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Reproductive Asynchrony and the Divergence of Hawaiian Crickets


Patrick D. Danley, Department of Biology, Baylor University, Waco, TX 76798, USA.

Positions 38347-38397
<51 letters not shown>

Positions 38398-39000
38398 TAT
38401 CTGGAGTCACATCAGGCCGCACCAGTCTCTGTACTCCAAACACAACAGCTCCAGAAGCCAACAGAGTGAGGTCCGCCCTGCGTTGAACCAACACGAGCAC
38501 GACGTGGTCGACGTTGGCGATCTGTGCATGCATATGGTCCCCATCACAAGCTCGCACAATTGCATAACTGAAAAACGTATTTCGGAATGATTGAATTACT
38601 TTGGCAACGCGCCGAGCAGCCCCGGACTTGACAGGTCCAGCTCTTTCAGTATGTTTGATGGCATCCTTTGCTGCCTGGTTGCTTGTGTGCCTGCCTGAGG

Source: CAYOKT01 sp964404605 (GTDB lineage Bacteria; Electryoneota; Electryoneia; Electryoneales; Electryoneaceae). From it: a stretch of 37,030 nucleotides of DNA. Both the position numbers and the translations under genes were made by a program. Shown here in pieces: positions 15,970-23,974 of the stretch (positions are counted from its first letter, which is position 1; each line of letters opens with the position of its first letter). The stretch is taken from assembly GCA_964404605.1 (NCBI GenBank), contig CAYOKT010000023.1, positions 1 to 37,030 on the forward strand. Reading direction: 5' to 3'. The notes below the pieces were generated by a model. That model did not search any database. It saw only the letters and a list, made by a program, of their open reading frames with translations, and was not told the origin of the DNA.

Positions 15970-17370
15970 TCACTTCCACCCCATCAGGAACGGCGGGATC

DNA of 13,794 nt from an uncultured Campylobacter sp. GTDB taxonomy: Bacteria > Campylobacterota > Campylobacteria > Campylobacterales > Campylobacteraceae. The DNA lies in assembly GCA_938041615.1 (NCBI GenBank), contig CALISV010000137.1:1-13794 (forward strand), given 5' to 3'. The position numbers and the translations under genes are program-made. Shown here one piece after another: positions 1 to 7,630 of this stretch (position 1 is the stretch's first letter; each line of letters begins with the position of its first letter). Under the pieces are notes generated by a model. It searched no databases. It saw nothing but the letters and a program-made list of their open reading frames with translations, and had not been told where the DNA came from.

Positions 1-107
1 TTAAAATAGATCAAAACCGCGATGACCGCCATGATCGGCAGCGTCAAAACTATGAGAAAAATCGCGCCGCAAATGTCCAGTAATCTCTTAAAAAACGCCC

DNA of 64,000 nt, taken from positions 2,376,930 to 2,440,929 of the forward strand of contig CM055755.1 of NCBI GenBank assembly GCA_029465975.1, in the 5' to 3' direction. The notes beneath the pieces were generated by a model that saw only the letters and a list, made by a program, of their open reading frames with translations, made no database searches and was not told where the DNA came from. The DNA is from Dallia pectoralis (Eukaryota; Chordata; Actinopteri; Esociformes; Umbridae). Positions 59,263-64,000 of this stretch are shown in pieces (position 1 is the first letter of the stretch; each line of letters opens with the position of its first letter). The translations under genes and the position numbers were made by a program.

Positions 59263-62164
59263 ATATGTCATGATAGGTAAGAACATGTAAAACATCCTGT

Asynchrony in reproductive behavior may contribute to reproductive isolation among sympatric species. While the 38 cryptic species of the genus Laupala are primarily distinguished on the basis of variation in pulse rate of male calling songs, additional phenotypes, such as asynchrony in reproductive behavior, may contribute to reproductive isolation in this genus. Here we document similarities and differences in the diel timing of two reproductive behaviors, male singing activity and insemination events. Asynchrony in the diel timing of male singing behavior was observed between two sympatric species, Laupala cerasina and Laupala paranigra, in the field. An interpopulational comparison within L. cerasina did not reveal variation in diel behavior patterns of singing between two locations. Asynchrony in the timing of copulation and sperm transfer between L. cerasina and L. paranigra was documented in the laboratory. The observed pattern of asynchrony in both the field and laboratory could have arisen in a number of ways. One possibility is that species diverged in sympatry because of interspecific interactions, producing a pattern of reproductive character displacement. Alternatively, the observed asynchrony in reproductive behavior may have played a role in the process of community assembly within this recently diverged cricket genus. The presence of interspecific variation and the absence of intraspecific variation revealed by our study do not support a pattern of reproductive character displacement for diel reproductive behavior, suggesting that the differences seen between species were not caused by recent species interactions.